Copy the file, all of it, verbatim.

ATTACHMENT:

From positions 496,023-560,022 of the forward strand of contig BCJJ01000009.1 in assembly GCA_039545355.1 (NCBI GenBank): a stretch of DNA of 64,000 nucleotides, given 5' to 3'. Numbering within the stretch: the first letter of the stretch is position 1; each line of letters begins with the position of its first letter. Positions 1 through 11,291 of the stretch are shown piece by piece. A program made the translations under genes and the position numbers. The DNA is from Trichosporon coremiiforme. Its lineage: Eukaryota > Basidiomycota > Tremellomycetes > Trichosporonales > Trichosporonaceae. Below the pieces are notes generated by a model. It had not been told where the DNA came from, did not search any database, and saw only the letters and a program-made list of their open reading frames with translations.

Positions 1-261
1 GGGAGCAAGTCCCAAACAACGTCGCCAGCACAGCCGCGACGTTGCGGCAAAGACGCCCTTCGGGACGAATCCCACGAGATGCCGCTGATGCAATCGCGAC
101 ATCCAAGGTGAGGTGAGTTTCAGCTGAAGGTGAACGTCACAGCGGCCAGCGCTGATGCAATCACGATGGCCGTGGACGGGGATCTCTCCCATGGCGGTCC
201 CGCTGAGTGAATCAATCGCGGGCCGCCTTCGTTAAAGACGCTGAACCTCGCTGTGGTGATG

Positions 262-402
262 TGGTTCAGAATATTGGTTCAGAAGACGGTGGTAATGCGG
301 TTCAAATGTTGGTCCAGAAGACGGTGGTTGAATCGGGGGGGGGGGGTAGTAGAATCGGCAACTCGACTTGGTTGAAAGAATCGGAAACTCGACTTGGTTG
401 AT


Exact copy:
From positions 496,023-560,022 of the forward strand of contig BCJJ01000009.1 in assembly GCA_039545355.1 (NCBI GenBank): a stretch of DNA of 64,000 nucleotides, given 5' to 3'. Numbering within the stretch: the first letter of the stretch is position 1; each line of letters begins with the position of its first letter. Positions 1 through 11,291 of the stretch are shown piece by piece. A program made the translations under genes and the position numbers. The DNA is from Trichosporon coremiiforme. Its lineage: Eukaryota > Basidiomycota > Tremellomycetes > Trichosporonales > Trichosporonaceae. Below the pieces are notes generated by a model. It had not been told where the DNA came from, did not search any database, and saw only the letters and a program-made list of their open reading frames with translations.

Positions 1-261
1 GGGAGCAAGTCCCAAACAACGTCGCCAGCACAGCCGCGACGTTGCGGCAAAGACGCCCTTCGGGACGAATCCCACGAGATGCCGCTGATGCAATCGCGAC
101 ATCCAAGGTGAGGTGAGTTTCAGCTGAAGGTGAACGTCACAGCGGCCAGCGCTGATGCAATCACGATGGCCGTGGACGGGGATCTCTCCCATGGCGGTCC
201 CGCTGAGTGAATCAATCGCGGGCCGCCTTCGTTAAAGACGCTGAACCTCGCTGTGGTGATG

Positions 262-402
262 TGGTTCAGAATATTGGTTCAGAAGACGGTGGTAATGCGG
301 TTCAAATGTTGGTCCAGAAGACGGTGGTTGAATCGGGGGGGGGGGGTAGTAGAATCGGCAACTCGACTTGGTTGAAAGAATCGGAAACTCGACTTGGTTG
401 AT